GRENADIER LAND TITLE HISTORY

GRENADIER AND FOX ISLANDS

 

LAND TITLE HISTORY OF 107 ACRE PROPERTY IN BASIN HARBOR GRENADIER ISLAND CAPE VINCENT NEW YORK 1824-2012

The 107 acre lot in Basin Harbor was part of the 3,670,715 acre Macomb Tract.This tract included much of northern New York, along the St. Lawrence River and eastern Lake Ontario, including the Thousand Islands, at about eight cents an acre. The purchase was divided into ten large townships. From this purchase are derived the deeds for all the lands that are now included in Lewis, Jefferson, St. Lawrence and Franklin Counties, as well as portions of Herkimer and Oswego Counties.

The Macomb Purchase was especially successful in straightening out the previously tangled Mahair Purchase of 1786.

In 1803 Samuel English and Hezekiah Barret petitioned the legislature of New York of the grant of Grenadier Island, which they evidently supposed belonged to the State, and which they proposed to settle within twelve months after such grant was made; but no good title could be given until the national boundary-line had been agreed upon. This was done in 1819; the islands were patented soon after, and by a survey made in 1823 Grenadier was put down as containing 1290 acres. John Mitchel was probably the first settllor.

In 1819, the line dividing Canada and New York was established.

Grenadier Island was patented to Hezekiah B. Pierrepont, Joshua Waddington and Thomas L. Ogden on October 1, 1824.On November 10, 1824 title to the island became vested in Pierrepont, who sold it (and Cherry Island) to William and Gerardus Post, of New York, on February 19, 1825 for $7,000.The Posts sold land to settlers but retained the 107 acre parcel because of its strategic location in Basin Harbor which was the safest harbor on the Eastern end of Lake Ontario.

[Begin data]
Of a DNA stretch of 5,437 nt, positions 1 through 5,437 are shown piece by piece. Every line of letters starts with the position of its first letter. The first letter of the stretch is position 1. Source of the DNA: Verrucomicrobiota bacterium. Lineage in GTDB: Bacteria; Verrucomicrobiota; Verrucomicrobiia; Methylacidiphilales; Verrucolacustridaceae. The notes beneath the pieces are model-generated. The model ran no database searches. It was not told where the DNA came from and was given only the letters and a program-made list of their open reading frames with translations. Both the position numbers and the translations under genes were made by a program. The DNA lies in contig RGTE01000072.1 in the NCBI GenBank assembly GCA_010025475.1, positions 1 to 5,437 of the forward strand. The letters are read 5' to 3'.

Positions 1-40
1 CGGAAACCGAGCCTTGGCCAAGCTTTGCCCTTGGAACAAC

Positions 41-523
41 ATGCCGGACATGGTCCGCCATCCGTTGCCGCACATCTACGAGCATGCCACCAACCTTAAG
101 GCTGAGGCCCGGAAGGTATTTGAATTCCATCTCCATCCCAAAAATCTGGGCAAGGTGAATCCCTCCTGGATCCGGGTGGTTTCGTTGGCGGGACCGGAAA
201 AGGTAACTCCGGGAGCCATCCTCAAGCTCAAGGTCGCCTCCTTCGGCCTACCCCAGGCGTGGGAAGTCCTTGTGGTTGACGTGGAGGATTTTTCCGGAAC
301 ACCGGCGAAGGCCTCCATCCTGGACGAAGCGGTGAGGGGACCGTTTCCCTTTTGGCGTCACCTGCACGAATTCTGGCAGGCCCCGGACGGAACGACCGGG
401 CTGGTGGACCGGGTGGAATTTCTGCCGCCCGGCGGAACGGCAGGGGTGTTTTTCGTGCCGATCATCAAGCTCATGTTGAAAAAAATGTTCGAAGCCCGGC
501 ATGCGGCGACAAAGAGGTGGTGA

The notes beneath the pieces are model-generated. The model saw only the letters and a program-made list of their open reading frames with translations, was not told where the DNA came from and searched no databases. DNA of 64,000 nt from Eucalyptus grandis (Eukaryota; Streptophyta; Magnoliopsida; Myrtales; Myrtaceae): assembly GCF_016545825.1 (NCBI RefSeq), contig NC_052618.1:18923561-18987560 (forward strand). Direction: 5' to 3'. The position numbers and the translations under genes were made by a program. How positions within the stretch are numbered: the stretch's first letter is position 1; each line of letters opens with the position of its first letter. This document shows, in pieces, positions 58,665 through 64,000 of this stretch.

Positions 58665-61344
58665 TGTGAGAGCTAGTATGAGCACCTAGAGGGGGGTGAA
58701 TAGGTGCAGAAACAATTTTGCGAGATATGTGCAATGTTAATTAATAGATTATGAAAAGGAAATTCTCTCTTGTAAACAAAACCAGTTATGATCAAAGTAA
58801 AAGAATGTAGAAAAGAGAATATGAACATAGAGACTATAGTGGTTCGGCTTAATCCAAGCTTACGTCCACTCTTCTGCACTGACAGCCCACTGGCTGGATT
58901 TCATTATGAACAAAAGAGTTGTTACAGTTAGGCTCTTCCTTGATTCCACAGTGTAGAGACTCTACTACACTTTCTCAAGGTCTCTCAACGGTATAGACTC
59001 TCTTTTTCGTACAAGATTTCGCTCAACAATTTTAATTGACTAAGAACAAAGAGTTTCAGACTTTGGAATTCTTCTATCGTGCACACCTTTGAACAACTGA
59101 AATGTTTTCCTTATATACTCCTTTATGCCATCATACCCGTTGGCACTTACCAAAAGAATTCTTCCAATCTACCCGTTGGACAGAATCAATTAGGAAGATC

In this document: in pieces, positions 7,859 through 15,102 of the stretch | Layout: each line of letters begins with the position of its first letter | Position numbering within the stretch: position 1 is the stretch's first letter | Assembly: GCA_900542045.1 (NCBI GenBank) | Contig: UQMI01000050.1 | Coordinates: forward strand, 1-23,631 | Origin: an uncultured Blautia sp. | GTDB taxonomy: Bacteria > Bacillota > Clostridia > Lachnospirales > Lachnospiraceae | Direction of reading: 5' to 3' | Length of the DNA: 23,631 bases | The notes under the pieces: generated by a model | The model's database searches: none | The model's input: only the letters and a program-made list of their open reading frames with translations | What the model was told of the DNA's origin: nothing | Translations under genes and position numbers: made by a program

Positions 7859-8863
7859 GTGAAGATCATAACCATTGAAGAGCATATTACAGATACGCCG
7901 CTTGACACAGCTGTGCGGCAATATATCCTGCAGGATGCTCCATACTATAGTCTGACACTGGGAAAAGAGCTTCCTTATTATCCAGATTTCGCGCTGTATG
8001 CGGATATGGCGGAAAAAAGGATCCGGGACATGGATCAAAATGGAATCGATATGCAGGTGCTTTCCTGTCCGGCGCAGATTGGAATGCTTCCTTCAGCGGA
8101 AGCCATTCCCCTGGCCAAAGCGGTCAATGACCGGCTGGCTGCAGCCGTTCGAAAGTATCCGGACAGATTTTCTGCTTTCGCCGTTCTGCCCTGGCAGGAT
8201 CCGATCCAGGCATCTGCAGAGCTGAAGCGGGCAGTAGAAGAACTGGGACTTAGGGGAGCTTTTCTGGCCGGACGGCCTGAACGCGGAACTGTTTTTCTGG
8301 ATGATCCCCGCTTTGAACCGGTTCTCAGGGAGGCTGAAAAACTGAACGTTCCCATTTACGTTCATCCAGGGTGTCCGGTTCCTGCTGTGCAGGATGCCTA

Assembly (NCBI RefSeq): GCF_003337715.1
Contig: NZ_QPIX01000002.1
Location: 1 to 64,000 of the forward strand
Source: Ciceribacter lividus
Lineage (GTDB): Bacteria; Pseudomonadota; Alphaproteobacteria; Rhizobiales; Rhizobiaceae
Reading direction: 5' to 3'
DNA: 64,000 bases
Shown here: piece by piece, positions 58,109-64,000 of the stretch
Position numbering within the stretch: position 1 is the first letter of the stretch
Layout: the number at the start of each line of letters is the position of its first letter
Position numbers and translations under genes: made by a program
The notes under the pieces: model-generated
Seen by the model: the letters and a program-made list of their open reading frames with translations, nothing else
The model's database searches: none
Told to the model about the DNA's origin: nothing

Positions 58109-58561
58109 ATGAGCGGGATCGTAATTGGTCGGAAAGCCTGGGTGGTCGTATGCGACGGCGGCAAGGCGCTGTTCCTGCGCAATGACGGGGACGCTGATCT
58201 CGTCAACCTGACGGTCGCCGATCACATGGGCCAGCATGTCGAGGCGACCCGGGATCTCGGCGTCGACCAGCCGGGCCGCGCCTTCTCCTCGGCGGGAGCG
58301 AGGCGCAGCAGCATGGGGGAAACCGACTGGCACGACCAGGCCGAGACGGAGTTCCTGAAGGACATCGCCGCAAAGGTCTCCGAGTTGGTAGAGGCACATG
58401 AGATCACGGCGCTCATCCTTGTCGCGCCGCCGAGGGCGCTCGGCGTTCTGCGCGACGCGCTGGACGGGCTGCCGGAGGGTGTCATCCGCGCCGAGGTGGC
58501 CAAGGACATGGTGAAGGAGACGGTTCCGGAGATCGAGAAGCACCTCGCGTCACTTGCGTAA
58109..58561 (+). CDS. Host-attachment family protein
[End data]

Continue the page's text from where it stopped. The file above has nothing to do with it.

In 1819, the line dividing Canada and New York was established.

Grenadier Island was patented to Hezekiah B. Pierrepont, Joshua Waddington and Thomas L. Ogden on October 1, 1824. On November 10, 1824 title to the island became vested in Pierrepont, who sold it (and Cherry Island) to William and Gerardus Post, of New York, on February 19, 1825 for $7,000. The Posts sold land to settlers, despite the number of squatters who had taken up residence on the island and who were reluctant to vacate their improvements

The pioneer of Grenadier Island is supposed to have been John Mitchell, a squatter, who built a cabin(Stone House) after the War of 1812 (Emerson 1898). At the time the Posts assumed ownership, there were at least 14 families living on the island. The inhabitants were engaged in lumbering, limited farming, and fishing. The island changed ownership several times. In 1822, there were aproximately 20 families residing on the island.

A log school house was built that year near Basin Harbor on the island's main north-south road.see "School House" Chapter in  this web site.